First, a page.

Design firms: For designers with employees, the best type of fund to use is an IRA. The size of your business dictates the type of IRA you’ll need, typically an SEP or a SIMPLE IRA. With a SEP, the percentage you contribute to each employee account must equal what you put in your own account. For SIMPLE IRAs, your contribution requirement is smaller (you typically match what your employee contributes up to a certain percentage) as is the limit you contribute to the fund.
Here’s how tax-deferred investment accounts work:
You put money into the retirement account and subsequently invest (or have your CPA or financial advisor do it for you) those funds into various investment accounts. Any income you earn on your investments is tax-deferred.
Susan, an Atlanta-based interior designer, sets up an IRA for her tax-deferred retirement savings. Throughout the year she invests $2K in her account. It yields a 6 percent investment income and is worth $2,120. Susan isn’t required to claim the $120 that her account gained on her taxes as it’s in a tax-deferred account.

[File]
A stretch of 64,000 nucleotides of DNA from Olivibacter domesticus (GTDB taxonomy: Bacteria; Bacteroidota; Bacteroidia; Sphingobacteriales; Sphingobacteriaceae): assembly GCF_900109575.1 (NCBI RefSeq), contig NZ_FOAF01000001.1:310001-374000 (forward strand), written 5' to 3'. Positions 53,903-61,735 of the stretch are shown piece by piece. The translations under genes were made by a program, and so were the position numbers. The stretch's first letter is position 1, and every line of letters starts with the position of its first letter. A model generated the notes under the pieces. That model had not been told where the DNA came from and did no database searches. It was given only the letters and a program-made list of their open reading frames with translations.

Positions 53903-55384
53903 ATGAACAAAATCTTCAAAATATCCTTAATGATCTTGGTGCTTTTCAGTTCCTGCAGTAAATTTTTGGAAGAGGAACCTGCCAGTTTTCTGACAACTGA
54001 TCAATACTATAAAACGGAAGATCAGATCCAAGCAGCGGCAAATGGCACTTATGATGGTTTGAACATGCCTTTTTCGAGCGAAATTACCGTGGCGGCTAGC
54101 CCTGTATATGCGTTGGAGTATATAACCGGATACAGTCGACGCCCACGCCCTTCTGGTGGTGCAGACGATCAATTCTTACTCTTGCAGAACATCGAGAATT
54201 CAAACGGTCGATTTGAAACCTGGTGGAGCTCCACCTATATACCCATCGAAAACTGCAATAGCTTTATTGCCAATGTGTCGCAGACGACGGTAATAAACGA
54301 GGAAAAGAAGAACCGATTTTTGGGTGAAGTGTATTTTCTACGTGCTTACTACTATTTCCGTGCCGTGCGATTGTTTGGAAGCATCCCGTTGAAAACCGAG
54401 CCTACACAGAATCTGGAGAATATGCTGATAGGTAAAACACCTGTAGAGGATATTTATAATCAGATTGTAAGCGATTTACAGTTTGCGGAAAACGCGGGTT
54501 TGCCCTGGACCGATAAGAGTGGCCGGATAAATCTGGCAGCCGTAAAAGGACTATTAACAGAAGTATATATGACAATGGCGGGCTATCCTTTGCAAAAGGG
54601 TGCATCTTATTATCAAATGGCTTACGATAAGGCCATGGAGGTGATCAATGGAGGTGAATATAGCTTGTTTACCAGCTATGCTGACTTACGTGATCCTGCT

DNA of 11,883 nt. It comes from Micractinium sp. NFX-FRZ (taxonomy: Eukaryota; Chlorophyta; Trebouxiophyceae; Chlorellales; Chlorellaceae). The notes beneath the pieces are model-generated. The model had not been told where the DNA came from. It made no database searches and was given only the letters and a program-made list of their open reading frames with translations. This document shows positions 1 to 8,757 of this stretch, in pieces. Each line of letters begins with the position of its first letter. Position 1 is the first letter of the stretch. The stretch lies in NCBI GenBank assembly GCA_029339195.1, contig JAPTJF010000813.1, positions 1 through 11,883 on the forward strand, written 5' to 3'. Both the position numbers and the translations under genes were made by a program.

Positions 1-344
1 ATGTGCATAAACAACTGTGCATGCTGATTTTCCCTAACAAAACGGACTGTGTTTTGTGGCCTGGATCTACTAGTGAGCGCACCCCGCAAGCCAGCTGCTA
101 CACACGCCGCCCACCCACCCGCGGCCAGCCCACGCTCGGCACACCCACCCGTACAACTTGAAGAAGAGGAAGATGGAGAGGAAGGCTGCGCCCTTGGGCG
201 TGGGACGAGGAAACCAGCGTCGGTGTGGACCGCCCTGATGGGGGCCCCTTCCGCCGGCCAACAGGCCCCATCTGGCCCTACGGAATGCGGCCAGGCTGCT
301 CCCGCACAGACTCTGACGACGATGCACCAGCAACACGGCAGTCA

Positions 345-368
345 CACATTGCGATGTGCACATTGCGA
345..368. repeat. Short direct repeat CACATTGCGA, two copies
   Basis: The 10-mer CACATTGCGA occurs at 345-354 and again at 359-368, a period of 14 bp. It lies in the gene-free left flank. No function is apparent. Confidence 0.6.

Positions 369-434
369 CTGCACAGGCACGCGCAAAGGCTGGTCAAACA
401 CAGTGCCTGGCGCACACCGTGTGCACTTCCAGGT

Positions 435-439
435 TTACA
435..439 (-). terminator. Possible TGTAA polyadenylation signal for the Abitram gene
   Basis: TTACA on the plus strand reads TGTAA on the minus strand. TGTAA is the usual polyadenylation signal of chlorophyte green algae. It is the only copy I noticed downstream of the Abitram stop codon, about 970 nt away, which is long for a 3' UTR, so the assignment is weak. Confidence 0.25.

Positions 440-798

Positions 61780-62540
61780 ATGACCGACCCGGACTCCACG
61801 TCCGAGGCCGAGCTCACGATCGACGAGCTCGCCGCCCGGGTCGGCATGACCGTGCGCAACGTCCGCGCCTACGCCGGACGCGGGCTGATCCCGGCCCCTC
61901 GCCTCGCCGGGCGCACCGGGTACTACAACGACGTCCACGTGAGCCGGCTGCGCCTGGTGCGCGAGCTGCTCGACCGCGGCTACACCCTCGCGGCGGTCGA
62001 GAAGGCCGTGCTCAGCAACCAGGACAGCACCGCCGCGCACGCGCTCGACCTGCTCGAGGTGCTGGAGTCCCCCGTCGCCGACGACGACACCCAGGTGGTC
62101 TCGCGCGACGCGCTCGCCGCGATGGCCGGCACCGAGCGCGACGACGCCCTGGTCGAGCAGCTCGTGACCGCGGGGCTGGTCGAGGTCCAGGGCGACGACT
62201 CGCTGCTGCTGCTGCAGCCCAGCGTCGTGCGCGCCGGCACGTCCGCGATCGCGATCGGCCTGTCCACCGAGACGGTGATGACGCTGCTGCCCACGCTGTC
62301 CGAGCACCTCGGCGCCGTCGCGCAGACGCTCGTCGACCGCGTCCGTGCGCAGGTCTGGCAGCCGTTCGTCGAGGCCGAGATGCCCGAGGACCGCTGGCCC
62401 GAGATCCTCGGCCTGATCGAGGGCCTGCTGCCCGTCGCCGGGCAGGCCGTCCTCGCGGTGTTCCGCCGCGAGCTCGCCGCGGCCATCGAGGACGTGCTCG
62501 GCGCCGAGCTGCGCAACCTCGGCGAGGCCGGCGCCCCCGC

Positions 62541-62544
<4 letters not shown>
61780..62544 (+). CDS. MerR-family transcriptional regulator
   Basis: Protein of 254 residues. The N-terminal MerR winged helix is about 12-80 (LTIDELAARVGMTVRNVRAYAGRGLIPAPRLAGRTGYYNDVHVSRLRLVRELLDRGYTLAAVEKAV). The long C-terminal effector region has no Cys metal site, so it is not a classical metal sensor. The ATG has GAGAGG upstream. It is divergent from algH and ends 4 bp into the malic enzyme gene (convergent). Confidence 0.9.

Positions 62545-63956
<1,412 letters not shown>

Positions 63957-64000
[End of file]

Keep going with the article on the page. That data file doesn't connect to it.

Peter’s profitability tip: A CPA who understands your business and your goals will help you select the perfect tax-deferred investment account and steadily grow your investment.
- Successful designers structure their business properly.
Yes, this sounds tame, but stick with me…
Structuring your business properly is the most important way to save money on your taxes.
Figuring out how to set up your business sounds pretty straightforward. If you’re a one-owner business, you might have formed your business as a sole proprietor. If you started your business with a few others, the most obvious selection is a partnership.
The problem is … in many cases the most obvious answer is incorrect. Worse yet, the wrong structure has the potential to majorly impact your tax payments.
Consider my Providence-based design client who owed nearly $20K to Uncle Sam…
She started her business as a sole proprietor and as such, registered that way with the state. As she grew, she hired employees. The problem? She never changed her operating structure. When she discovered the issue at tax time, it was too late. She was forced to pay self-employment tax and income tax on her income.